Celtic Woman at Clark State gala

The four women of Celtic Woman (L-R) Tara McNeill, Mairead Carlin, Éabha McMahon, and Susan McFadden

By Dave Gil de Rubio

The Irish have always had a strong cultural base rooted in song and storytelling. And while the tradition is often steeped in images of cable-knit sweaters and caps, pennywhistle, reels and jigs, Celtic Woman has spent the past decade-plus serving as a musical crossroads where tradition gets a contemporary spin.

It’s been that way ever since David Kavanagh, Sharon Browne and David Downes founded the group as a quintet in 2004, eventually having it evolve into a quartet. With Downes being the former musical director of “Riverdance,” it’s no surprise that Celtic Woman became a glittery distillation of Irish culture, thanks to a Vegas-worthy stage show packed with plenty of costume changes, step dancing, bagpipes, a choir and plenty of orchestration.

Since its inception, Celtic Woman has sold millions of albums globally and raised boatloads of cash for PBS during the network’s annual fundraising drives. For vocalist Susan McFadden, who replaced founding member Lisa Kelly in 2012, the success of the group was rather eye-opening when she first joined. Up to that point, she’d been performing in revivals of “Grease,” “Seven Brides for Seven Brothers” and “Legally Blonde” on London’s West End.

McFadden’s pathway to Celtic Woman came via friendships she had with former members Kelly and Chloë Agnew, both of whom she’d worked with on other musical theater productions.

“I didn’t know a whole lot about Celtic Woman. I’d been living in the UK and performing in musical theater in London in the West End. I knew Lisa Kelly from years ago, and I knew Chloë Agnew from when she was a baby,” she recalled. “From the two of them and social media, I was able to see and learn about Celtic Woman. I saw that they were part of this show that was seemingly massive in America and touring all over the country in these amazing venues. Then the call came out of the blue to join them. I thought that was weird, but Chloë and Lisa had actually put my name forward when the time came that they were looking for a new member.”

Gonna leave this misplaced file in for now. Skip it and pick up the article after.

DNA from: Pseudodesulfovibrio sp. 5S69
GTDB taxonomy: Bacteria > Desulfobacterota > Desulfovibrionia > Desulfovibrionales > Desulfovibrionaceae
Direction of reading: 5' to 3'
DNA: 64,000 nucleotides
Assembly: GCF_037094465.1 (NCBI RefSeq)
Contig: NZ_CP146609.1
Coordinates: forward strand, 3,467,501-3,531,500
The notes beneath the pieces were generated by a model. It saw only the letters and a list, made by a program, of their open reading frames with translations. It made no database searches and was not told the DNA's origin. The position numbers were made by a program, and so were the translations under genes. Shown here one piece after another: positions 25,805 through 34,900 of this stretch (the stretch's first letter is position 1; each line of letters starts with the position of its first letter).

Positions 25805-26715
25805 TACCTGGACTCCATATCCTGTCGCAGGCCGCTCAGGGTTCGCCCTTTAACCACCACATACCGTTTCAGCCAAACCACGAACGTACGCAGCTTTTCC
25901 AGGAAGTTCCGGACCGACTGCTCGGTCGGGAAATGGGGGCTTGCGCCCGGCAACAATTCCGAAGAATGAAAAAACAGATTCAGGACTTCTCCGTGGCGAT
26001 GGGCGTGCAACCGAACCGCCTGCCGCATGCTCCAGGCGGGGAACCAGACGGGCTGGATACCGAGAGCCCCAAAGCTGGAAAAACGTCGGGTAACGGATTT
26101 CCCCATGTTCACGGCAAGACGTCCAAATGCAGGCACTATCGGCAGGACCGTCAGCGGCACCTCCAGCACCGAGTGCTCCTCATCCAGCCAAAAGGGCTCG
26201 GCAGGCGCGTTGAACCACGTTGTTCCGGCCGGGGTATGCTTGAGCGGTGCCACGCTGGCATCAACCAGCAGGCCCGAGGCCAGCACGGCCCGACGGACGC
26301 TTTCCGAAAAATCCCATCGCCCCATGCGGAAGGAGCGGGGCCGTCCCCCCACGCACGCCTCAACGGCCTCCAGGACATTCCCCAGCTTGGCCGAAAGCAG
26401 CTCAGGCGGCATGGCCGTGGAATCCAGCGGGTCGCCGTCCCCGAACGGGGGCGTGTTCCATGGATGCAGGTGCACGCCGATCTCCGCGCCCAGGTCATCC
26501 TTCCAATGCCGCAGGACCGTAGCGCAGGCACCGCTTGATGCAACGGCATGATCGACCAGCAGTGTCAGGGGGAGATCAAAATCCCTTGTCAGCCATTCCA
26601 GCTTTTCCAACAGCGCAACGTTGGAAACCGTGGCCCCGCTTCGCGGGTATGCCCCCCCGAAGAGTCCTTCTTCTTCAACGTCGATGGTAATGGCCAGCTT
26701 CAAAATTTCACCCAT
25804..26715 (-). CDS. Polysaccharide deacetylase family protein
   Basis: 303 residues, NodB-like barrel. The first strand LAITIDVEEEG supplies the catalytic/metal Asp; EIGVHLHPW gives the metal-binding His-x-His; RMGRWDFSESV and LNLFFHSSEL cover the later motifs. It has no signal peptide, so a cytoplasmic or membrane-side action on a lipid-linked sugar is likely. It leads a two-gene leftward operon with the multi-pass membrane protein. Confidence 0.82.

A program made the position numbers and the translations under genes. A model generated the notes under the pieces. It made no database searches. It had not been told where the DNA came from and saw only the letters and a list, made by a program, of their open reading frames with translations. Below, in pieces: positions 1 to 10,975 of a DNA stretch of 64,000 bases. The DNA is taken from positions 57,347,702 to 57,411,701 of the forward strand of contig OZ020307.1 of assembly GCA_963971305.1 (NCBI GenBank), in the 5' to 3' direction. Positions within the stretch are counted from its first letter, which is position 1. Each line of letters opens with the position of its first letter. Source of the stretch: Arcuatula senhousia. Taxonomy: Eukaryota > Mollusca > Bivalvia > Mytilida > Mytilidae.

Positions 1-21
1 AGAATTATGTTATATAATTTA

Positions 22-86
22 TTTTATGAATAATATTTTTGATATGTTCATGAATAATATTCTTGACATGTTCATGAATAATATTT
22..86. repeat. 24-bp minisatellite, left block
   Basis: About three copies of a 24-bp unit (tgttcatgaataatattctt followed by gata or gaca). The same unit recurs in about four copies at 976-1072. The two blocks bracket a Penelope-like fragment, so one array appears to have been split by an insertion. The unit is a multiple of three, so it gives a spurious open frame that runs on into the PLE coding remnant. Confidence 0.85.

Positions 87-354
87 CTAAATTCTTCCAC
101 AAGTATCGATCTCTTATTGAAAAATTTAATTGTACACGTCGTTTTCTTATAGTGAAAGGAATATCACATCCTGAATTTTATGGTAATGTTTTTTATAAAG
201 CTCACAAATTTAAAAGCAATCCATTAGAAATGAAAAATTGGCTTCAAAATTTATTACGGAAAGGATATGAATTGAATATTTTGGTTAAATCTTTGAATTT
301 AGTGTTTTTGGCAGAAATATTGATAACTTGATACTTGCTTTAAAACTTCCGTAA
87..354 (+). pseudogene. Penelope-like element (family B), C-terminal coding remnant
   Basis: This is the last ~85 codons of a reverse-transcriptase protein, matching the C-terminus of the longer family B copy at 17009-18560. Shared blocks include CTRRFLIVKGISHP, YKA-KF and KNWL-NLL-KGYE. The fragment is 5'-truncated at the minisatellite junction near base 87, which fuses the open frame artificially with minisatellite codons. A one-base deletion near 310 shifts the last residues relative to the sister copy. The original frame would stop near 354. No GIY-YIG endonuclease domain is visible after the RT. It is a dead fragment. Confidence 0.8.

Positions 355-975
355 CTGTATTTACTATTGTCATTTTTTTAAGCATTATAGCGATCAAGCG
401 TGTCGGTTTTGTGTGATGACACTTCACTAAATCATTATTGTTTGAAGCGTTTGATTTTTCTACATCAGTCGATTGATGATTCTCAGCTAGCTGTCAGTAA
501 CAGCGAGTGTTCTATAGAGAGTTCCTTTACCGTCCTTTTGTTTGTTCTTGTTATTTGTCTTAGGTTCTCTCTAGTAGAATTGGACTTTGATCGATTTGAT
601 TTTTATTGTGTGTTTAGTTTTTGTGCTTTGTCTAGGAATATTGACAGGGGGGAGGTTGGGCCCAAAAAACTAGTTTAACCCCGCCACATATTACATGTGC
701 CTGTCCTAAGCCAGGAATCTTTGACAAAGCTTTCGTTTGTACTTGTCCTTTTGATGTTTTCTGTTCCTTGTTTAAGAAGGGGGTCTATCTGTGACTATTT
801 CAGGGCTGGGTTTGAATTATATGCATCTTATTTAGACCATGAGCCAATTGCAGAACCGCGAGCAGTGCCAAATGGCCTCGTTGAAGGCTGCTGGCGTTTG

By the time McFadden joined, Celtic Woman had built their out-of-the-box success into a firmly established career. The original lineup’s self-titled first concert DVD sold more than a million copies, while the group’s companion self-titled first studio album topped Billboard magazine’s World Music chart for a record-setting 81 weeks. Celtic Woman has gone on to release a steady string of popular studio albums and concert DVDs, often paired together and released simultaneously. In all, Celtic Woman has sold more than nine million CDs and DVDs.

Like prior tours, this year’s production has a theme, which in this case is the idea of home. For this go-round, the group is using “Celtic Woman: Homecoming Live from Ireland,” the group’s recently released live album, as a touchstone for the fans who come out to see the foursome. It’s all very exciting for McFadden, who has grown to love visiting different far-flung locales with the rest of the Celtic Woman crew, who have become a second family to her. The fact that she gets to travel with Anthony Byrne, who is her husband and also plays bagpipes in the production, is an added bonus.

“We have a lot of new songs in this show that we’ve never performed before. They’re all very much based around the theme of homecoming and songs that I think we can really relate to because we do spend so much time away from home. They’re all relating to coming back to our homeland and what we miss about it,” she said. “And of course, people can expect the fan favorites. But there are a lot of brand-new songs that have never been performed by Celtic Woman, which we’re really excited about.”

While purists may bristle at the way Celtic Woman presents Irish culture to the masses, McFadden is rightly proud of the legacy she and the other ladies in this musical sorority have created. It gibes perfectly for the Dubliner who grew up enthralled by powerful pop vocalists like Mariah Carey, Whitney Houston, and Celine Dion, while also hailing from a family with deep Gaelic roots.

“We’re all very different and we are all from very different musical backgrounds, but we come together to create a very unique sound,” McFadden explained. “What I like about Celtic Woman is that we take really old, traditional Irish songs and bring them into the 21st Century and we make them appeal to all ages by putting a different twist on it. That’s how I like to think of it. Taking older songs and putting a modern twist on them and then taking newer songs and putting an Irish stamp on them.”

Celtic Woman will appear at Clark State Performing Arts Center, Kuss Auditorium, 300 S. Fountain Ave., Springfield on April 21 at 8:00 p.m. For tickets and more information, call 937.328.3874, or visit clarkstate.edu.


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Reach DCP freelance writer Dave Gil de Rubio at ContactUs@DaytonCityPaper.com.

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